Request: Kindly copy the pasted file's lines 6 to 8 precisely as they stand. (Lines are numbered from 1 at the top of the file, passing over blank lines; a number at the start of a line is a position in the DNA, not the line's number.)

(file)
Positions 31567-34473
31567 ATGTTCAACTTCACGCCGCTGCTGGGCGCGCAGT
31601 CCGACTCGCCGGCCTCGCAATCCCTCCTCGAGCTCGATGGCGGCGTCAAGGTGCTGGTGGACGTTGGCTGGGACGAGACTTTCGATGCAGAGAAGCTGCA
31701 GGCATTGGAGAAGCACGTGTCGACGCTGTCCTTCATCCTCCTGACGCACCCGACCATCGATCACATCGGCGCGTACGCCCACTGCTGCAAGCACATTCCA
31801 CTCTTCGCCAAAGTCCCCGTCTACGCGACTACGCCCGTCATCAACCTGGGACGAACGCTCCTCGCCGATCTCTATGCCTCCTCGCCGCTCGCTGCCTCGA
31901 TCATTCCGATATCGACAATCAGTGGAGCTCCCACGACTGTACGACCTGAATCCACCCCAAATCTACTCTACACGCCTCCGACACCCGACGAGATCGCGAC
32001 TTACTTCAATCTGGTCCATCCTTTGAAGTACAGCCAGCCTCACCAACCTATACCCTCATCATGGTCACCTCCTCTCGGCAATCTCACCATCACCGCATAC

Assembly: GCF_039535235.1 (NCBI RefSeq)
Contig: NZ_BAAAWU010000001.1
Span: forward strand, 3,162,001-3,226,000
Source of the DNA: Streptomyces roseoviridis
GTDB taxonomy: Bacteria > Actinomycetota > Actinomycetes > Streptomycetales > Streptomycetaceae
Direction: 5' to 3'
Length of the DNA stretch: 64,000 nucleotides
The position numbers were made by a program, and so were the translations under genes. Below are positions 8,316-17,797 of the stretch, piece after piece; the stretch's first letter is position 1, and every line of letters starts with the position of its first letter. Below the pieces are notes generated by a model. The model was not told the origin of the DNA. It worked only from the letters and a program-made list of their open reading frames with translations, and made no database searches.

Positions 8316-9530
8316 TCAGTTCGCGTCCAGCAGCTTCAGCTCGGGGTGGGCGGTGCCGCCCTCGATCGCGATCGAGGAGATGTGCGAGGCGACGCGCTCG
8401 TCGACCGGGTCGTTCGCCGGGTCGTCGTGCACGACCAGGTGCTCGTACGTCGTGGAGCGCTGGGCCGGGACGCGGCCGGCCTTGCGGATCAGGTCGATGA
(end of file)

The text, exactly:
31901 TCATTCCGATATCGACAATCAGTGGAGCTCCCACGACTGTACGACCTGAATCCACCCCAAATCTACTCTACACGCCTCCGACACCCGACGAGATCGCGAC
32001 TTACTTCAATCTGGTCCATCCTTTGAAGTACAGCCAGCCTCACCAACCTATACCCTCATCATGGTCACCTCCTCTCGGCAATCTCACCATCACCGCATAC

Assembly: GCF_039535235.1 (NCBI RefSeq)